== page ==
EXPLANATION OF BIG DATA ARCHITECTURE AND ITS TECHNOLOGIES
DEFINITION OF BIG DATA
Big data refers to massive volumes of data that can’t be stored and/or processed using the simple Database Management System approach within a specific time frame. It refers to any data that is in petabytes or greater in memory size that causes drawbacks in storing, analysing and visualizing the data, i.e. Terabytes, Exabytes, Zetabytes etc. Its volume outstrips the tools to store it or even process it. This data is non-transactional and can be user generated or machine generated.
BIG DATA ARCHITECTURE
Big data architecture, a foundation for big data analytics, is a result of the interaction of big data application tools. These tools or database technology are put together to achieve high performance, high fault tolerance and scalability. It is dependent upon tools that an organization already has in place and also on the data environment an organization has.
A big data architecture is designed to handle the ingestion, processing and analysis of data that is too large or complex for simple traditional database systems. Big data Solutions usually involve batch processing of big data sources (at rest), real-time processing of big data (in motion), interactive exploration of big data and predictive analytics and machine learning.
A lot of big data architectures include some or all of the following components;
°Data source: Can be one or more, e.g static data store(relational databases), static files produced by applications (web server log files) and real-time data source(IoT devices)
°Data storage: Batch processing operations’ data is usually stored in a distributed file store that is able to hold high volumes of data files in different formats known as a data lake. E.g the Azure data lake store from Microsoft.
°Batch processing: A big data solution must process data using long running jobs to filter, aggregate and prepare data for analysis. Since the data setse are very large, thos involves reading source files, processing them and writing output to new files.
°Real-time message ingestion : the architecture must include a way to capture and store real-time messages for stream processing only if the solution involves real – time sources.
°Analytical Data Store: Solution should prepare data for analysis and serve the processed data in a structured format that can be queried with the use of analytical tools. A Kimball-style realational data warehouse can be used to serve these queries as the data store.
° Orchestration: Orchestration technology like Azure Data/Apache Oozie and scoop, can be used for big data for solutions that range from repeated data processing operations to loading the processed data into an analytical data store and eventually pushing the results directly into a report/dashboard.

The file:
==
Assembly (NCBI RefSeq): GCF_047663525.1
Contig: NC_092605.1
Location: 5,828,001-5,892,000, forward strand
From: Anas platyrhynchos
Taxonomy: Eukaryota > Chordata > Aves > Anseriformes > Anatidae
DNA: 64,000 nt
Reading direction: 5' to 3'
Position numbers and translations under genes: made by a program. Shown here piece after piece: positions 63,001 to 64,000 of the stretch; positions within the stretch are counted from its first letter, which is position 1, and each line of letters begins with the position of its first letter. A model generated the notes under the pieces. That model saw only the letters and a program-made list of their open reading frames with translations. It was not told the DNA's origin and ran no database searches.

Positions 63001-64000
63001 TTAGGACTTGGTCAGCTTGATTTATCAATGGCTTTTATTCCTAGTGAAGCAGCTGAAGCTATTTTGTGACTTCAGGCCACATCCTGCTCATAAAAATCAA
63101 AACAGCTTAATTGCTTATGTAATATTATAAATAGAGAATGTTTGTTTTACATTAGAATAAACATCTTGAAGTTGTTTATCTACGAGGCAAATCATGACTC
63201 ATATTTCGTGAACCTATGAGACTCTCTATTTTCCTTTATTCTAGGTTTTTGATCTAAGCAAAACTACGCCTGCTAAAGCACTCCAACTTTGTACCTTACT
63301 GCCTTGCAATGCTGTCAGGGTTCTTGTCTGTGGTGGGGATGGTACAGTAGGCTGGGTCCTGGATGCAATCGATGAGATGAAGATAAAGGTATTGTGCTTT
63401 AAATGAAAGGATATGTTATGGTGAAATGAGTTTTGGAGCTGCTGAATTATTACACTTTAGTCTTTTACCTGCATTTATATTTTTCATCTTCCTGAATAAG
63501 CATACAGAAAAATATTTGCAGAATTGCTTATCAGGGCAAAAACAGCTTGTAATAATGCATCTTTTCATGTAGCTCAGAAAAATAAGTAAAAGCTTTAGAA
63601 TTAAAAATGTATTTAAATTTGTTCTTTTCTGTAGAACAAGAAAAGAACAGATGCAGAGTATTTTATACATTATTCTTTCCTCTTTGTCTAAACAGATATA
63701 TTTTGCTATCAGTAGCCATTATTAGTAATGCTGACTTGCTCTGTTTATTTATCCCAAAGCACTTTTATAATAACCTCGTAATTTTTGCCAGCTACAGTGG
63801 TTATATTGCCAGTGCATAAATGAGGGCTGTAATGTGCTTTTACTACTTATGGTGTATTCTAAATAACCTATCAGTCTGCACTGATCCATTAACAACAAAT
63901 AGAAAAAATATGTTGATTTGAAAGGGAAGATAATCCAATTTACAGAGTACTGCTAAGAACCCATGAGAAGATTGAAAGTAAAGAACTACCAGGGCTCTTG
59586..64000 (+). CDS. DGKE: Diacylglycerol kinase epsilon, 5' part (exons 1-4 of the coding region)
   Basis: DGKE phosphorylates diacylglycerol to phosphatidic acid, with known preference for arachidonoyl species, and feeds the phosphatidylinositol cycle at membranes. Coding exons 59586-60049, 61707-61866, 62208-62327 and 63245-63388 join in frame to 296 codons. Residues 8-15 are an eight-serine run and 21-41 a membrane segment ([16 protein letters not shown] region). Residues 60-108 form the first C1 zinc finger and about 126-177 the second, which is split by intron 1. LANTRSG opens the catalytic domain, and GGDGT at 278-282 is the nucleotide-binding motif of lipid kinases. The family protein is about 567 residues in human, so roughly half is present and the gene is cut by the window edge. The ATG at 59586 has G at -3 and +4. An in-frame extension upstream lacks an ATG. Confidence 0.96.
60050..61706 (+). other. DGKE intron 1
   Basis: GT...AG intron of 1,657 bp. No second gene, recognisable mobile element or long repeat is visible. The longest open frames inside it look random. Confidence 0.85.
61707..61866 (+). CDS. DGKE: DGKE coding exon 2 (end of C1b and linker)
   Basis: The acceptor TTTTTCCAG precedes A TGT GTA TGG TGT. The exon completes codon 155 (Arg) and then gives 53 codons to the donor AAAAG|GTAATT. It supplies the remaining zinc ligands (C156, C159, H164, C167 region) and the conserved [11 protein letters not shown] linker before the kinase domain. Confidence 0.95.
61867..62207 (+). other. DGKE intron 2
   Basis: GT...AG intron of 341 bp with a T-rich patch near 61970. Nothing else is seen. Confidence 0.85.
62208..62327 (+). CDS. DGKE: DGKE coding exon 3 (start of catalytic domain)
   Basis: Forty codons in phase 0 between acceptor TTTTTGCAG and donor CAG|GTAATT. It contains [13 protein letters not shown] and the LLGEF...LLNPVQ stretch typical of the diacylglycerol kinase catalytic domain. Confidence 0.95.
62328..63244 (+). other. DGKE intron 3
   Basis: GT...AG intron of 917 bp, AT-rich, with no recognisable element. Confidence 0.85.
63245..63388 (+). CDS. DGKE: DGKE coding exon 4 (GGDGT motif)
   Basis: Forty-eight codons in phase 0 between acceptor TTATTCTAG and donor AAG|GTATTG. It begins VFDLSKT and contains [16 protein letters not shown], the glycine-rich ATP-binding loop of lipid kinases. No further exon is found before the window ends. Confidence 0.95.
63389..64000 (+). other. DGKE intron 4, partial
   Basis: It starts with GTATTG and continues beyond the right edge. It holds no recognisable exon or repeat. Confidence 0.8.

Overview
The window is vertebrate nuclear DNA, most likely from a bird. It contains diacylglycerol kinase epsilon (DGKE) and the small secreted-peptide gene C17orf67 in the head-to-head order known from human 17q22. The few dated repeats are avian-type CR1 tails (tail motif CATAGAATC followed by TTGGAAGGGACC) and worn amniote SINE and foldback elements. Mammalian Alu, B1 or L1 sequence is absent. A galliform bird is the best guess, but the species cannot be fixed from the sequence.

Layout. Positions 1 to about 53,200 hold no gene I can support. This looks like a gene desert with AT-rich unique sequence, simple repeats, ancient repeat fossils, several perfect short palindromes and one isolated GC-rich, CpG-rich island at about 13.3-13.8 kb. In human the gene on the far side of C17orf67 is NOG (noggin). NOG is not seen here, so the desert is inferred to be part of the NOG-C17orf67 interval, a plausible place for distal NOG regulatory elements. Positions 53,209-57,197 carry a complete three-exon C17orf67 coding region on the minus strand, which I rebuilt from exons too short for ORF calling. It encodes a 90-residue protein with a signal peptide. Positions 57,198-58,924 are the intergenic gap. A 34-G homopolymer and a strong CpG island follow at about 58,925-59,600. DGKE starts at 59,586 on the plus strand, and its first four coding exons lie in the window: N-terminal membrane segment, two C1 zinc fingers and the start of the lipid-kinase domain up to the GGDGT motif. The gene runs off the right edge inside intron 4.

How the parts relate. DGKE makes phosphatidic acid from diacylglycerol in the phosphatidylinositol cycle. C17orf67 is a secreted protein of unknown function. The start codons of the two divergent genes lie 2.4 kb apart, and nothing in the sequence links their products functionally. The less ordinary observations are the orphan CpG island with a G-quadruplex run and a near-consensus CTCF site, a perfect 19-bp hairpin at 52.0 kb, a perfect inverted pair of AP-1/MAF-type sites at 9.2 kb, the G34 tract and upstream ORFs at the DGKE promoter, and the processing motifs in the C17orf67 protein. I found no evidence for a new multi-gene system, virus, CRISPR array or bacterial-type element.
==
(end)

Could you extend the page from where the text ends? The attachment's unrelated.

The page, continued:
EXAMPLES OF BIG DATA ARCHITECTURE
°Internet of Things(IoT) architecture
BIG DATA TECHNOLOGIES
Big data technologies are the means through which drawbacks in data analytics, visualization and storage are tackled. Because of the problems brought forth by big data’s volume, variety and velocity, it prompts for new technology solutions. The most prominent and widely used big data technology is the Hadoop open source project which was invented by Apache. This open source library was created with the focus placed on scalable, reliable, distributed and flexible computing systems that can handle this big data. Hadoop is made up of two components that work hand in hand.
First up is the Hadoop Distributed File System (HDFS) which gives way to high-bandwidth that is necessary for big data computing.
The second component that makes up Hadoop is a data processing structure or platform known as MapReduce. It is important as it distributes huge data sets from search engines (e.g. google search technology) across many servers which will in turn process the overall data set it receives and creates a summary before more traditional analysis tools are used. The distribution and summary creation of the large data sets is what is presumed to be the “map” and “reduce “respectively.
Hadoop technology and various big data tools have evolved to solve the challenges faced in the big data environment. These big data tools can be classified into categories as follows;
Data Storage and Management
Examples include NoSQL MongoDB, CouchDB, Cassandra, HBase, Neo4J, Talend, Apache Hadoop, Apache Zoo Keeper etc
Examples include MS Excel, Open Refine etc.
A process of discovery insights in a database. Examples include Rapid Miner, Tera Data etc.
A collection of concepts that enable efficient and rapid processing of data sets with a focus on reliability, flexibility, agility and performance. Because it is called ‘NoSQL’, which is a short notation for “non-SQL”, it does not mean that it employs the use of a language other than SQL. NoSQL utilises SQL as well as other query languages.